I Love You Phillip Morris

2009

Biography / Comedy

102
Rotten Tomatoes Critics - Certified Fresh 72%
Rotten Tomatoes Audience - Upright 61%
IMDb Rating 6.7

Synopsis


Uploaded By: Bokutox
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December 8, 2012 at 10:03 am

Cast

Jim Carrey as Steven Russell
Ewan McGregor as Phillip Morris
Leslie Mann as Debbie
720p 1080p
750.19 MB
1280*688
English
R
English
23.976 fps
1hr 38 min
P/S 0 / 16
1.50 GB
1920*1040
English
R
English
23.976 fps
1hr 38 min
P/S 7 / 15

Movie Reviews

Reviewed by amanda-694 9 / 10

Funny, Sad and True! (from May Nashville preview)

There's really only one thing you need to ask yourself before you see this movie: are you prepared to see Jim Carrey getting it on with Ewan MacGregor? If so, you should definitely go.

The movie tells the true story—and trust me, you'll have trouble believing it's true—of Steven Russell, a gay man who just can't stop conning his way through life. He uses his extraordinary abilities to gain a variety of jobs, gets indicted for embezzlement, and wins the love of the titular Phillip Morris while the two are fellow inmates in prison.

"I Love You Phillip Morris" was written and directed by Glen Ficarra and John Requa, the same writing team responsible for "Bad Santa". Like "Bad Santa", this movie effectively balances humor and with some very dark themes, though I would say the overall tone is not nearly as bleak as that of the earlier movie.

The writers told the Nashville audience that when choosing material to include from Steve McVicker's nonfiction book, they decided they primarily wanted to tell the love story. They do so very successfully. You might even call this the perfect romantic comedy for people who hate traditional romantic comedies: it's homo- rather than hetero-oriented, it's non-fiction, and it features a somewhat off-kilter con man as the romantic lead. Sounds bizarre, sure, and yet all these elements come together to make a really entertaining movie.

For the most part Jim Carrey loses himself in the character of Steven Russell, delivering an effectively non-hammy (and non-Carrey) comic performance. MacGregor's Phillip Morris is also believably innocent, Southern, and wide-eyed. Nice supporting performances, such as Leslie Mann's as Russell's ex-wife Deb, round out the movie.

Much of the romance takes place in prison, and this creates many beautifully absurd scenes. The movie also has its fair share of sad moments, and contains a pretty clear message about social justice in Texas -- as did the book-- but this is kept mercifully subtle, underlying rather than overshadowing the story.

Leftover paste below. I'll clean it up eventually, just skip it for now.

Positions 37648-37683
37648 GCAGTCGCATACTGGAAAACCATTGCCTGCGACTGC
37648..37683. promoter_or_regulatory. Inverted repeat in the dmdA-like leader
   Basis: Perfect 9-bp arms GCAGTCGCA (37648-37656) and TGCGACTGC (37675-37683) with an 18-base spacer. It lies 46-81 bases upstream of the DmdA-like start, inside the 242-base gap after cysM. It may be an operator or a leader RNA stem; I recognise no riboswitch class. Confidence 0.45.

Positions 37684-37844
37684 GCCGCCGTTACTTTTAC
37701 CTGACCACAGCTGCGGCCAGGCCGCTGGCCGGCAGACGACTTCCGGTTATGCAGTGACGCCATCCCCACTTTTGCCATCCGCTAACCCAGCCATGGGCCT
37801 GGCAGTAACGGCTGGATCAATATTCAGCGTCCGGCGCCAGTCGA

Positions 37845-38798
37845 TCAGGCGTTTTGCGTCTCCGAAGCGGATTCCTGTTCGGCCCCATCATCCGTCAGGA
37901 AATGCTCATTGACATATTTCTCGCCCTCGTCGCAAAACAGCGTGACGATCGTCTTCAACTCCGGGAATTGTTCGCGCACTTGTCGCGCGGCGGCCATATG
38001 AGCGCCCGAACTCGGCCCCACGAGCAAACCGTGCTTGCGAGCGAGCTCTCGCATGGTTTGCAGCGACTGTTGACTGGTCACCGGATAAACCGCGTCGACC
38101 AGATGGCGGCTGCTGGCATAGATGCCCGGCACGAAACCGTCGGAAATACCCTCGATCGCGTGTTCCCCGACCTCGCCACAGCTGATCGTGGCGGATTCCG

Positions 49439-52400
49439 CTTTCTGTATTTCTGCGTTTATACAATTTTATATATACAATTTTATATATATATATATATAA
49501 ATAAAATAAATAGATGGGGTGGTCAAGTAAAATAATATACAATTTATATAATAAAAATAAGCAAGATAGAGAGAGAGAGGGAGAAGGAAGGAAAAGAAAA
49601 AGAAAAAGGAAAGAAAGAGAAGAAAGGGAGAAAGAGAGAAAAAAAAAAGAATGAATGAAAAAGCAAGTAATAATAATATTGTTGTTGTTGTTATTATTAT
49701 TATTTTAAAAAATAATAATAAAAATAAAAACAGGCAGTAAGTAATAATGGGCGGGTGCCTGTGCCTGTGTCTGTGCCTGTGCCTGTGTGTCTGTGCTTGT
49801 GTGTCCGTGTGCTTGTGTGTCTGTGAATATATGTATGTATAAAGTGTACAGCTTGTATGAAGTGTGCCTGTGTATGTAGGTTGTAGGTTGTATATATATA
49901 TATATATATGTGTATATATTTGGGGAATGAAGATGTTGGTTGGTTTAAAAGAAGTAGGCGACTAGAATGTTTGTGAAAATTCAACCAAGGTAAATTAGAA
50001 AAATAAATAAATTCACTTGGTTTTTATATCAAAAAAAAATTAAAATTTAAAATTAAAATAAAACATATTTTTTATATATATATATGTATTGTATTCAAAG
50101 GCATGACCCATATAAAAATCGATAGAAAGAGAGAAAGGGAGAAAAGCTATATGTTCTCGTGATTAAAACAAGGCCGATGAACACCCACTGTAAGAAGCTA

The directors said they hoped the movie would make spectators laugh, cry and think, and the Nashville audience seemed to do all three. There were a lot of laughs but some definite sniffles at the appropriate moments. At the Q&A, there was a fair amount of interest in the real story, and Ficarra, McVicker, and Requa were happy to oblige with further information.

Come to think of it, you may not have to worry about seeing the two leads have sex. Although the love scenes were kept technically PG, the directors were expecting a fight with the MPAA because of the homosexual content. That's a real pity, but I hope they win.

Reviewed by totalwonder 10 / 10

Stranger (And More Human) Than Fiction

Certain images and moments of this stunning surprise come to visit me in the middle of my day. Phillip Morris has become someone to me. Someone I crave to revisit. Jim Carrey and Ewan McGregor create, not merely a novelty but a revolution of sorts. They took what is still a taboo and gave it a human, a truly human face. The story seems a recreation of Spielberg's "Catch me if you Can" or Robert Mulligan's "The Great Impostor" but "I love You Philip Morris" has a life all of its own. Jim Carrey uses what made him famous to present us with a unique, true character, in all its complexities, contradictions and depth. It is a staggering performance that will make me look at this actor from now own under a new light and with oodles of renewed respect. Ewan McGregor comes back to renew his early promise with a character of such tender honesty that I'm sure will re-open the book of his career with a brand new, brilliant chapter.

Reviewed by the-ppfitzgeralds 10 / 10

The Power Of The Truth

It's more unique than rare that a film affects me this much. The center, the emotional center of Phillip Morris has entered my subconscious in a way that I can't quite describe. It changed my perception of things. This is the first time I see two men kissing that made complete sense. I believe and understood like never before the "normalness" of the feeling. I liked "Brokeback Mountain" too but in that case, the torturous path of self-loathing that the Heath Ledger character goes trough, kept me at the periphery of the story like a sympathetic, moved spectator. Here I was part of it, of them. I'm sure Jim Carrey and Ewan McGregor have a lot to do with it. No cheap shots, no low comedy. They are so true that you can't help loving them and rooting for them, flaws and all. I predict "I Love You Phillip Morris" will become the sleeper of 2009.

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